The Senate voted earlier this week to overturn the Federal Communications Commission’s decision to roll back net neutrality rules. But in order for the FCC’s decision to be reversed, a similar vote would have to pass the house and be signed by the president. But the vote did accomplish one big thing: It reminded politicians that consumers care about net neutrality and support some kind of regulation on big telecom companies. Marketplace Tech host Molly Wood spoke with Brian Fung of the Washington Post about what he learned from senators after the vote. The following is an edited transcript of their conversation.
Molly Wood: After the vote, Republican Sen. John N. Kennedy of Louisiana told the Washington Post that his vote came down to whether you trust your cable company. He said, "If you trust you're cable company, you're not going to like my vote today. If you don't trust your cable company, you will." Setting aside the complexities of this issue, is that something that resonates with people?
Brian Fung: Well, after I tweeted that quote, I got a lot of feedback from people on social media asking the rhetorical question: Is there anyone out there who actually trusts their cable company? And I think that just really speaks to the amount of skepticism that average consumers have for claims that ISPs make.
Wood: So then let's talk about a congressional solution to the issue of net neutrality. What do you think are the prospects for that, and what might that look like?
Fung: This has been bandied about for years. Really, whether or not it moves forward depends on who has the leverage in Washington. After the 2015 rules were put into place, Democrats didn't need to come to the bargaining table in Congress because they held all the cards. That made it very difficult for Republicans to propose any legislative alternatives because Democrats had no incentive to compromise. Now the rules have been voted to be overturned, but you have the [Congressional Review Act], you have court challenges to the FCC trying to get this repeal vote overturned, and so Democrats feel like they have a lot of options that are, in some ways, pretty viable to restoring the 2015 rules.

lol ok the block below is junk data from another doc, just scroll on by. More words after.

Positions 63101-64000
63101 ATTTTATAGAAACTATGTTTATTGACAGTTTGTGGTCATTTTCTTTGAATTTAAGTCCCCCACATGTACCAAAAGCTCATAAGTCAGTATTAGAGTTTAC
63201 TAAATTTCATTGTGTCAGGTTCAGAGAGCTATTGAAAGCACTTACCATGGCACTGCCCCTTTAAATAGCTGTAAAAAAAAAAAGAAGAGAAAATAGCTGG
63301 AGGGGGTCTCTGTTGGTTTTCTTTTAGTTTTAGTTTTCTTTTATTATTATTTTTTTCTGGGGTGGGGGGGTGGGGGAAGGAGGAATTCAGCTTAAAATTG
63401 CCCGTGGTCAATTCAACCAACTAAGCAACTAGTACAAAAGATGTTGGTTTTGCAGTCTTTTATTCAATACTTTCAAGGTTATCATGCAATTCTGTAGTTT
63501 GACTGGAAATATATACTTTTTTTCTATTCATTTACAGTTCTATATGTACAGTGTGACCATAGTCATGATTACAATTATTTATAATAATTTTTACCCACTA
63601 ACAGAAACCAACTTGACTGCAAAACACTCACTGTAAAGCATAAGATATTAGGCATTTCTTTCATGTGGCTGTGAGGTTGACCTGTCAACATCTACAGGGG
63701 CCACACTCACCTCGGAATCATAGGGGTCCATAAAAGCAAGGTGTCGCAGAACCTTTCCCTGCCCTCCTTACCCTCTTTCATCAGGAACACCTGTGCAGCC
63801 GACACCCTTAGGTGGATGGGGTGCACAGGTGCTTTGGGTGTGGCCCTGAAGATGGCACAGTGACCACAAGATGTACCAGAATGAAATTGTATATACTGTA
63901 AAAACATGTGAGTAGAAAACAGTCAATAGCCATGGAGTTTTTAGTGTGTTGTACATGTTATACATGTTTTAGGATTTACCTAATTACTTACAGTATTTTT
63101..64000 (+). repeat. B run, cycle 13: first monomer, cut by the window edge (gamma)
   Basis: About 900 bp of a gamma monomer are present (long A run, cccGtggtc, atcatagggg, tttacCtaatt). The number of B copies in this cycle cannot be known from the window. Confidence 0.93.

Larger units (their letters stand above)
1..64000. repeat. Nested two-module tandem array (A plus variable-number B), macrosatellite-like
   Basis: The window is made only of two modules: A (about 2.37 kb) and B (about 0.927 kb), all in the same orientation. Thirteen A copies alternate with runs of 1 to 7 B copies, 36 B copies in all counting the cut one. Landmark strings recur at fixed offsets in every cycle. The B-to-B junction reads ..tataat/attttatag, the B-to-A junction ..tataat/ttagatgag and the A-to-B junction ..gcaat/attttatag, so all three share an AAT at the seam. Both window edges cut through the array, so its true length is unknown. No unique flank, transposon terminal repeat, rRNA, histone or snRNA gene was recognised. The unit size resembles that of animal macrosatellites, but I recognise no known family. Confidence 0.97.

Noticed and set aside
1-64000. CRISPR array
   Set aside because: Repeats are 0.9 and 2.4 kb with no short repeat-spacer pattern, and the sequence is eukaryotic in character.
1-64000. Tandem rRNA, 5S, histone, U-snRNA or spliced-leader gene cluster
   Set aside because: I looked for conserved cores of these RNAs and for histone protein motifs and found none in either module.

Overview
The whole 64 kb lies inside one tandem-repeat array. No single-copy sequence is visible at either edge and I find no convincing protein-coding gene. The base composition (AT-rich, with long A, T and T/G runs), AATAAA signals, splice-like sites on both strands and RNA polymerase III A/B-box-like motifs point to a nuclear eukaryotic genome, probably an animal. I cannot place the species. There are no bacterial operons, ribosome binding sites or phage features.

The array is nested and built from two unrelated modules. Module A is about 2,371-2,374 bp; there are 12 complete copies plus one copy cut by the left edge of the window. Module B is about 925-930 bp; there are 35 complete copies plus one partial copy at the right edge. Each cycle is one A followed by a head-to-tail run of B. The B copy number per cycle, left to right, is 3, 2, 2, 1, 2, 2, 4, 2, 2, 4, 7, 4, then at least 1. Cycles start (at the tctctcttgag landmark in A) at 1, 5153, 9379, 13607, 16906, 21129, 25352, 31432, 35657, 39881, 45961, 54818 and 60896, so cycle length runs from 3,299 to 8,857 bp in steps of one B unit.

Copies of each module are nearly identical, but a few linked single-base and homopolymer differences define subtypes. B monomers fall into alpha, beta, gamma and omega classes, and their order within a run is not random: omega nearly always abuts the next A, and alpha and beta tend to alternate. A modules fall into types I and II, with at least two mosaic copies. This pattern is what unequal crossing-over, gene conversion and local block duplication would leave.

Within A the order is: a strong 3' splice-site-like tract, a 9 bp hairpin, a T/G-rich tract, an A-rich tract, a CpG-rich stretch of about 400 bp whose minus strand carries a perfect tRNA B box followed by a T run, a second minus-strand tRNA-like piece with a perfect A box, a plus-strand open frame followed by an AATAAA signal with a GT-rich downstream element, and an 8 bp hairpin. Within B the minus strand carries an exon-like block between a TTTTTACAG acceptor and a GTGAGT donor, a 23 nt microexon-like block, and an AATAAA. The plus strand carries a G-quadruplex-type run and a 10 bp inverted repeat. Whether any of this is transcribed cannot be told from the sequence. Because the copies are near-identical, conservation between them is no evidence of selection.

Wood: Well, and then a huge part of this conversation is about competition. I think most consumers, pretty rightly, feel that there is not enough competition to force broadband providers into what would be, I guess, effective or consumer-friendly self-regulation. Some people think 5G could be part of the solution to that. Does that feel likely to you?
Fung: I think that's plausible. It's essentially the next-generation mobile data standard after 4G or LTE. And what's exciting about 5G is not just the kind of speeds you can get, but also the reliability of the connection. And so, when you're connected to something over 5G you're not likely to lose or drop any packets of information, which makes it a really great technology for things like self-driving cars, potentially telemedicine or remote surgery. And the thought here is that the wireless carriers who provide this connection technology will actually be competitive with the people who provide those wires into your home — the cable company, the telecom company.
Wood: All right. So maybe it will be like coal, where people say, "Regulation didn't kill coal, the market did."
Fung: Yeah, I think one of the interesting things about how this has played out is you see traditional TV providers shifting business models, right? So, AT&T is trying to buy Time Warner so that it can build a targeted advertising business just like Google or Facebook. The company is moving into a whole different line of business and is adapting away from the competitive threats that it faces in its traditional businesses where it's always enjoyed a lot of dominance.
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